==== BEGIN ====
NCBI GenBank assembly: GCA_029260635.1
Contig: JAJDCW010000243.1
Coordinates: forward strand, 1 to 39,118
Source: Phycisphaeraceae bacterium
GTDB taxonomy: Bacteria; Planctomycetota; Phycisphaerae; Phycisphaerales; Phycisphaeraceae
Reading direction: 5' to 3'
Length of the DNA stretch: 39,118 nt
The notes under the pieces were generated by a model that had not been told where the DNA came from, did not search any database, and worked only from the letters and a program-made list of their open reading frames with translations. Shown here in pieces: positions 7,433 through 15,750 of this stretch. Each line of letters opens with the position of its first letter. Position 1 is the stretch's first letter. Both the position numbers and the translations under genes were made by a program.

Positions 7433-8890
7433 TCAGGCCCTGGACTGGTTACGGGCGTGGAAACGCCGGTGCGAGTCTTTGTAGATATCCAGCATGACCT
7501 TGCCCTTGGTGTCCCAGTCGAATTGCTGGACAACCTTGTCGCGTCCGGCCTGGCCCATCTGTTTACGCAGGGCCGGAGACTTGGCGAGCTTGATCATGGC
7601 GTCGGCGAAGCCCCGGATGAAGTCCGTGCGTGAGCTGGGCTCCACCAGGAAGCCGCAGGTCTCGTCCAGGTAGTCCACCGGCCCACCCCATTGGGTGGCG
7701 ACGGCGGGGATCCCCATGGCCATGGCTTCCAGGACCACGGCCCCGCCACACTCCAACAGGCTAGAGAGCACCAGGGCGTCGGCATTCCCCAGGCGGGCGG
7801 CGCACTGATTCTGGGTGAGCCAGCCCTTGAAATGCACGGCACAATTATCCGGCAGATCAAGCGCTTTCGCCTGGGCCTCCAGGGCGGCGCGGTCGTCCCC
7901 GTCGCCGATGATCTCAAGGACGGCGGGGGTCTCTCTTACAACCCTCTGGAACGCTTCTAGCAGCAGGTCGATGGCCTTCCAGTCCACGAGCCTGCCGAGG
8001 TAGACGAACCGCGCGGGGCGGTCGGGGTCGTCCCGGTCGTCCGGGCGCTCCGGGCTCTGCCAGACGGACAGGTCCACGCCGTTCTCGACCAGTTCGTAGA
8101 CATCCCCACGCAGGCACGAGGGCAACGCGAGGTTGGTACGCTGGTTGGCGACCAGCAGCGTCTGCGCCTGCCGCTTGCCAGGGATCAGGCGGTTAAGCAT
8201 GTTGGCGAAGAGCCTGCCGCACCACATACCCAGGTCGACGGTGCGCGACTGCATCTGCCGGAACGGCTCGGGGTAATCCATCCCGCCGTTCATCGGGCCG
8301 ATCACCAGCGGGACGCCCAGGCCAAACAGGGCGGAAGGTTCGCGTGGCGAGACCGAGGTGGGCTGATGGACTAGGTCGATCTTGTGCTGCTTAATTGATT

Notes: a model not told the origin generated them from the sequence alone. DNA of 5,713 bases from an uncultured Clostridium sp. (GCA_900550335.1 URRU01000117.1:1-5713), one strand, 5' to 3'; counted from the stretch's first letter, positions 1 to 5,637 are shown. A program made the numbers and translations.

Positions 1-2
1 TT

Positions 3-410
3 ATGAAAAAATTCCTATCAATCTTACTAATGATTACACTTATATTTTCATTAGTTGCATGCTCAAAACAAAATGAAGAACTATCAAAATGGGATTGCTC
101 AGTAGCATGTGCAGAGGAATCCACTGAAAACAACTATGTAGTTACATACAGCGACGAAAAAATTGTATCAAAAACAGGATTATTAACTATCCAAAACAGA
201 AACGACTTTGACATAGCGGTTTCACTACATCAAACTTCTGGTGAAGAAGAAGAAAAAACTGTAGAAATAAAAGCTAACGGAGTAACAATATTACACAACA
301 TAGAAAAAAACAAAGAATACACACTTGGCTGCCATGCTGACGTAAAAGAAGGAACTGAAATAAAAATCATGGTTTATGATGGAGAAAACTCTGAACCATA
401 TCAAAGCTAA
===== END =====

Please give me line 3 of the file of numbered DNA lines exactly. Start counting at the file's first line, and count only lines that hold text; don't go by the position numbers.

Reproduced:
Coordinates: forward strand, 1 to 39,118